The Mercury

Art of ageing beautifull­y

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TWO RECENT wine tasting experience­s brought home the intricacie­s involved when winemakers play with components to extract the greatest possible outcome from the raw materials. On a simpler level, it also brought home the reasons wine becomes increasing­ly expensive.

The De Toren Private Cellar in Stellenbos­ch produces two awardwinni­ng wines, the Fusion V and the Z, both Bordeaux blends. In layman’s terms that means the wines have been blended from at least two out of cabernet sauvignon, cabernet franc, merlot, malbec and petit verdot.

However, De Toren uses all five varietals, with the Fusion V being predominan­tly cabernet sauvignon and the Z merlot-dominated. This makes the second wine an earlier drinker than its sibling, but no less powerful.

What makes these wines especially notable is that owner Emil den Dulk annually undertakes a national road show to identify customers’ preference­s in wine because “these are ultimately the people who have to put their hands in their pockets and buy the products”.

This year’s Z blending brought eight blends to the table, including one glass that held the current vintage of the wine (cellar door price Z 2008: R166) in the market. Every wine was technicall­y sound and Den Dulk gets a mixed crowd of experience­d and inexperien­ced tasters to indicate their top three and their least favourite. What emerged was interestin­g. The latest vintage scored the lowest, reflecting, according to Den Dulk, that they were “doing their job in improving the wine each year”.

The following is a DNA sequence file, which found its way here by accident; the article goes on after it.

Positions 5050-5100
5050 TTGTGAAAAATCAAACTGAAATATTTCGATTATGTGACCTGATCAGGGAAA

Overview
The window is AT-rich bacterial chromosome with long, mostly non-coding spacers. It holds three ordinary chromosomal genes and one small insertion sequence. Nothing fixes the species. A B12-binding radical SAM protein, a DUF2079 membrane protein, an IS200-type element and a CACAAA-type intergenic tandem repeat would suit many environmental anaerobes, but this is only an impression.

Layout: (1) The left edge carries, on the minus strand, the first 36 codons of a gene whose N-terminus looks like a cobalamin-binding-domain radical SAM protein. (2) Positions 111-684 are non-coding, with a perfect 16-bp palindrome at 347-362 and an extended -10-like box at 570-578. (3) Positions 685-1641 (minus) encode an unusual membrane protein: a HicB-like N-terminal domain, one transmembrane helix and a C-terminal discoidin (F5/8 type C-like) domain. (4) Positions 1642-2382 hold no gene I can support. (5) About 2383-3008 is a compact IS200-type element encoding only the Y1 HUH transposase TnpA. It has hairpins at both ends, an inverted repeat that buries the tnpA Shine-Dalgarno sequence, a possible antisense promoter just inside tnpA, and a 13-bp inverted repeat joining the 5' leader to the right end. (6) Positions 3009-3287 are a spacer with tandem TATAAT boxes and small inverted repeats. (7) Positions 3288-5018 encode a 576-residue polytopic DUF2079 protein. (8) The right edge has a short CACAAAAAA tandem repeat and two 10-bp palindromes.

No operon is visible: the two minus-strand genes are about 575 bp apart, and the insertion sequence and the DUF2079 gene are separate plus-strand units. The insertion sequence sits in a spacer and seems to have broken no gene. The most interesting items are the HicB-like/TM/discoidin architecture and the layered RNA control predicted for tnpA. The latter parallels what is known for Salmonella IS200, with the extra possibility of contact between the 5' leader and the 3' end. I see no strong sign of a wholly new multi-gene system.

The second tasting was another experiment, this time 25 years old.

The late Fleur du Cap cellarmast­er Julius László was legendary, constantly applying different techniques and maturation processes to improve his wines.

In the late 1980s it was relatively unknown to mature wines in small new oak barrels (300 litres), but that did not deter László. The Fleur du Cap Cabernet Sauvignon 1986 collection presented this wine in six guises – in five cases matured for two years in oak barrels from five regions: Spain, North America and the three French oak-growing regions of Nevers, Allier and Limousin.

The sixth wine was a blend of the five to demonstrat­e how the whole can be greater than a sum of their parts.

The Fleur du Cap Cabernet Sauvignon 1986 received 3.5 stars in John Platter’s South African Wine Guide 1990.

The grapes were picked on the same day, came from the same area in Durbanvill­e and were fermented identicall­y to produce wine, meaning only the impact of different wood would change its flavour components.

Tasting these wines a quarter of a century later was a tribute to László’s expertise and vision, because theywere still drinkable.

Whereas the group had been dismissive of the idea that the wines would be enjoyable beyond the tasting, the bottles found their way in front of television sets when the Sharks beat the Waratahs later that afternoon.

It was a lesson in how South African wines can age, but that achieving the goal does not come without investment and cost.

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